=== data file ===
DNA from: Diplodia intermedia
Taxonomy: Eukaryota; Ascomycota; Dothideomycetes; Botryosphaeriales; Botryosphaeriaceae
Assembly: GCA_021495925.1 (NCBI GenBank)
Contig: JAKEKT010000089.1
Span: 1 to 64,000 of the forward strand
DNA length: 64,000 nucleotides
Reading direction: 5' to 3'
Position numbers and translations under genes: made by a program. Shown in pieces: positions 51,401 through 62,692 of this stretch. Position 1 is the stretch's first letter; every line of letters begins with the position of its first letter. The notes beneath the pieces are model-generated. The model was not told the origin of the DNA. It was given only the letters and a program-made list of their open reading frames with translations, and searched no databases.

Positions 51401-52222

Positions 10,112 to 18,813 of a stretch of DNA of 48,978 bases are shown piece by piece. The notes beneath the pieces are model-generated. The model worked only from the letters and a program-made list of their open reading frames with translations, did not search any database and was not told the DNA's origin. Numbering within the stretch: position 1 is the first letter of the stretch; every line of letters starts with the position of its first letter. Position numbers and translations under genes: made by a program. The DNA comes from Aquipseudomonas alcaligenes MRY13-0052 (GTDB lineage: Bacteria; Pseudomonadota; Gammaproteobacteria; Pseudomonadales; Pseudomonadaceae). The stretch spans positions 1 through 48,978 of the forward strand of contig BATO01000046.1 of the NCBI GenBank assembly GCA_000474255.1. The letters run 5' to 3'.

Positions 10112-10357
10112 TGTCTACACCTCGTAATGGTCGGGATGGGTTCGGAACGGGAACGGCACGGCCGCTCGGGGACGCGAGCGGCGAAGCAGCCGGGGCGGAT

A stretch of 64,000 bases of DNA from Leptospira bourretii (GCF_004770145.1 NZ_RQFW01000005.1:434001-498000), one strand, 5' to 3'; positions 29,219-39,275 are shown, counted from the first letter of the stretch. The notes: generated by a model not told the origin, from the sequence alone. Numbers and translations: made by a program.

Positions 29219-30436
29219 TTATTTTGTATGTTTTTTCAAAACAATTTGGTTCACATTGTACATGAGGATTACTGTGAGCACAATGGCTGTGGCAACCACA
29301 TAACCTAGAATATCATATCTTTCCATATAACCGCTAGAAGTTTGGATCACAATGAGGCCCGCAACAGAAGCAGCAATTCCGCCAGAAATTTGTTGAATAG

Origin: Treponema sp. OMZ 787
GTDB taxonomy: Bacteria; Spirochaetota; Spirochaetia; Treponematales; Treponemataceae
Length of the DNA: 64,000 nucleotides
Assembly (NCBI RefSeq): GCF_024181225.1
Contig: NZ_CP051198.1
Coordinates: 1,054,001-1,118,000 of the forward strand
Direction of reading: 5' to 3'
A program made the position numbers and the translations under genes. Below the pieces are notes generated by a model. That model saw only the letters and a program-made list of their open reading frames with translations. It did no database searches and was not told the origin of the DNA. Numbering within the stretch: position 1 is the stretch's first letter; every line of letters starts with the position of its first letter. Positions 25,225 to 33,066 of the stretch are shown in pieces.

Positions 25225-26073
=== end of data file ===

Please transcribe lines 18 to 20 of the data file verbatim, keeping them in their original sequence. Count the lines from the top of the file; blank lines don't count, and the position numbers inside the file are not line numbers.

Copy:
GTDB taxonomy: Bacteria; Spirochaetota; Spirochaetia; Treponematales; Treponemataceae
Length of the DNA: 64,000 nucleotides
Assembly (NCBI RefSeq): GCF_024181225.1